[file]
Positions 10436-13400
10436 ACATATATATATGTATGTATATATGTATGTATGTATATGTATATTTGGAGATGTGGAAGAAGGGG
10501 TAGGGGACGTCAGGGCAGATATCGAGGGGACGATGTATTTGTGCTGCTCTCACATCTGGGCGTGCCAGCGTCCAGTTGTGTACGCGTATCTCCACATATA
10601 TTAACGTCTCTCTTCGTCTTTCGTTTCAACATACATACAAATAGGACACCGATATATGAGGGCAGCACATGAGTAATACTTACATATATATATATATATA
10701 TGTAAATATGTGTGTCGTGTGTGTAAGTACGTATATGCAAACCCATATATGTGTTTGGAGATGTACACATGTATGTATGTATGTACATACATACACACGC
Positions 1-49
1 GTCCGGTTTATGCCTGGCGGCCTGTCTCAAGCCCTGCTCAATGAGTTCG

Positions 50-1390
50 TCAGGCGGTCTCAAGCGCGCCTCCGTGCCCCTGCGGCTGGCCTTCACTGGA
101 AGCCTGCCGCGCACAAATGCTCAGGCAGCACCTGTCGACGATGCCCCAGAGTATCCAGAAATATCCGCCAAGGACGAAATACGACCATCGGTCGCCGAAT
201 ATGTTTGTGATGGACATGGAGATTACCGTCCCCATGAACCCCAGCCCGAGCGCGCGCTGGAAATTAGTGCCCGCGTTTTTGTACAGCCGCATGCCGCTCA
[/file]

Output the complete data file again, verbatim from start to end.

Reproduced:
Positions 10436-13400
10436 ACATATATATATGTATGTATATATGTATGTATGTATATGTATATTTGGAGATGTGGAAGAAGGGG
10501 TAGGGGACGTCAGGGCAGATATCGAGGGGACGATGTATTTGTGCTGCTCTCACATCTGGGCGTGCCAGCGTCCAGTTGTGTACGCGTATCTCCACATATA
10601 TTAACGTCTCTCTTCGTCTTTCGTTTCAACATACATACAAATAGGACACCGATATATGAGGGCAGCACATGAGTAATACTTACATATATATATATATATA
10701 TGTAAATATGTGTGTCGTGTGTGTAAGTACGTATATGCAAACCCATATATGTGTTTGGAGATGTACACATGTATGTATGTATGTACATACATACACACGC
Positions 1-49
1 GTCCGGTTTATGCCTGGCGGCCTGTCTCAAGCCCTGCTCAATGAGTTCG

Positions 50-1390
50 TCAGGCGGTCTCAAGCGCGCCTCCGTGCCCCTGCGGCTGGCCTTCACTGGA
101 AGCCTGCCGCGCACAAATGCTCAGGCAGCACCTGTCGACGATGCCCCAGAGTATCCAGAAATATCCGCCAAGGACGAAATACGACCATCGGTCGCCGAAT
201 ATGTTTGTGATGGACATGGAGATTACCGTCCCCATGAACCCCAGCCCGAGCGCGCGCTGGAAATTAGTGCCCGCGTTTTTGTACAGCCGCATGCCGCTCA